And finally, perhaps the strongest memory I have of the show is catching a repeat (in broad daylight no less) of the fifth season episode “Special Delivery”, adapted from “Boys! Grow Giant Mushrooms in Your Cellar!” by Ray Bradbury. As the plot of this episode began to unfold into the climax (a father suspects there may be something sinister in his son’s mushroom cultivating hobby), my young self began to sloooooowly and uncontrollably back out of the room, eyes fixed on the screen, fascinated but terrified of what might appear when a shadowed face came into the light. I stood in the hall doorway, ready to literally turn tail and run if the episode paid off on its suggested imagery, paralyzed but unable to not watch. It still remains one of my most pleasing memories of pure terror.

I would suggest anyone who desires to experience some quality television to consider accessing the series through Netflix – you’ll get great stories (adapted from the likes of Roald Dahl, Dorothy L. Sayers, Cornell Woolrich & Ray Bradbury, just to name a few), great actors (John Forsythe, Darren McGavin, Joseph Cotten and on and on and on – memorable character actor Henry Jones from The Bad Seed is in quite a few episodes) and great directors (Robert Altman, Arthur Hiller, John Brahm, etc.). While not every episode is a winner, the show is so consistently good that I feel secure in saying that you will not be disappointed.

My friends Richard Gavin and Ian Rogers both tagged me simultaneously as part of their Next Big Thing posts (which you can learn more about by following those links). The gist of the idea is that you answer ten standard questions about your next/newest book, and then tag five other authors who do the same a week later. Like both of them, I’ll be talking mostly about a book that just came out, rather than one that is on its way…

1. What is the working title of your next book?

My debut collection Never Bet the Devil & Other Warnings was just released by Evileye Books. It’s a collection of ten of my supernatural stories, including my previously out-of-print novella The Mysterious Flame. The title comes from the shortest story I ever wrote, a 150-word flash piece that opens the collection that was done as an entry into a contest  that Jeff VanderMeer held as part of his work on the Thackery T. Lambshead Cabinet of Curiosities. (It didn’t win.)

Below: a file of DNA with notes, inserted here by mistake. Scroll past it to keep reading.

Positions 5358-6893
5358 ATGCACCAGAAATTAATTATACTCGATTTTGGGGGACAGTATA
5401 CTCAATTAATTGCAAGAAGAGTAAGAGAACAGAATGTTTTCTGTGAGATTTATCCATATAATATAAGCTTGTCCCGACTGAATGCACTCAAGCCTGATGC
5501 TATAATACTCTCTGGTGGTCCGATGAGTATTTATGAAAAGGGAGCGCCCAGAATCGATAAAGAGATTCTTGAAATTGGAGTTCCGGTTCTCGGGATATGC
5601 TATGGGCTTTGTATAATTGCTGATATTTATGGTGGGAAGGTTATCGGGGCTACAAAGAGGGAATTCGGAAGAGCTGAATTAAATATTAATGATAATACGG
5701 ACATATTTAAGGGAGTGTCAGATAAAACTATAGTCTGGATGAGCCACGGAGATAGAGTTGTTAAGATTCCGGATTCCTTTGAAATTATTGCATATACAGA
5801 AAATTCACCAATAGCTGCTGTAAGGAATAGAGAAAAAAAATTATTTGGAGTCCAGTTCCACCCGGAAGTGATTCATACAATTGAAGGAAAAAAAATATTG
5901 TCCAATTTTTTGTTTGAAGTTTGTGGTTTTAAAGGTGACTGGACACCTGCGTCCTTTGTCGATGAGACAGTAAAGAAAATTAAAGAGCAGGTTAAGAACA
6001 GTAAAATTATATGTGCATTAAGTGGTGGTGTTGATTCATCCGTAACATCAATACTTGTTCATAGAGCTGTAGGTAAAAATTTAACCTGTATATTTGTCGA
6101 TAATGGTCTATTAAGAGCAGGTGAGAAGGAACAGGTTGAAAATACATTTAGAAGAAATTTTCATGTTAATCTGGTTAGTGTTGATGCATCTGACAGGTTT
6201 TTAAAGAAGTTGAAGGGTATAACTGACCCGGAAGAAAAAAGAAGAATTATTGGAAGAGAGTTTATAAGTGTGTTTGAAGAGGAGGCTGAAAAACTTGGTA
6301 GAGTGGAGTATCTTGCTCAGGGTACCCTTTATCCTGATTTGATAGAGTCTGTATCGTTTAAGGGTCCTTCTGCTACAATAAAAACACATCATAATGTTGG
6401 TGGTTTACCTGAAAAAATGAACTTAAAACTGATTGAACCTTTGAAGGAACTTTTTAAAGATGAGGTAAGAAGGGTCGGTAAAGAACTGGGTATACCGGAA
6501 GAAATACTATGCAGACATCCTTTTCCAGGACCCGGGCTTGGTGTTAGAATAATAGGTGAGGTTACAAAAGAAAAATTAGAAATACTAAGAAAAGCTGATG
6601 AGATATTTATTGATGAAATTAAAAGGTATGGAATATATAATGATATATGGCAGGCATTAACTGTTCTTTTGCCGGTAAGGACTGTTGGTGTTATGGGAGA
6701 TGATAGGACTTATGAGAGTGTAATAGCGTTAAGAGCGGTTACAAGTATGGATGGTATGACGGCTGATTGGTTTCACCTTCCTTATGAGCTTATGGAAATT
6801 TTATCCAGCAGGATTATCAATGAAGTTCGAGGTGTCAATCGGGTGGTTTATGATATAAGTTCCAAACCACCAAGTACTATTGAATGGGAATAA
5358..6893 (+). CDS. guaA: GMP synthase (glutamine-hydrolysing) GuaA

2. Where did the idea come from for the book?

Short story collections are my very favorite types of books, and short stories are pretty much all I write, so putting together my first collection has always been the plan. The ideas for the individual stories that make up Never Bet the Devil came from all over the place; old horror movies, comic books, other supernatural tales, etc. The specific influences of each story are discussed in the author’s notes that are included in the book, because I love that kind of stuff.

3. What genre does your book fall under?

I always have a lot of trouble answering this question. In a bookstore, you’d find it on the “horror” shelf. “Supernatural horror” is what Richard Gavin said in his answer to this question, and I think that’s a true answer for mine as well. At other times I’ve used phrases like “weird fiction, “strange fiction,” and “dark fiction.” When people outside the field ask me what I write, I have taken to saying “ghost stories,” and while many of the stories I write don’t actually contain what are usually thought of as ghosts, it does seem to get the idea across pretty well.

4. What actors would you choose to play the part of your characters in a movie rendition?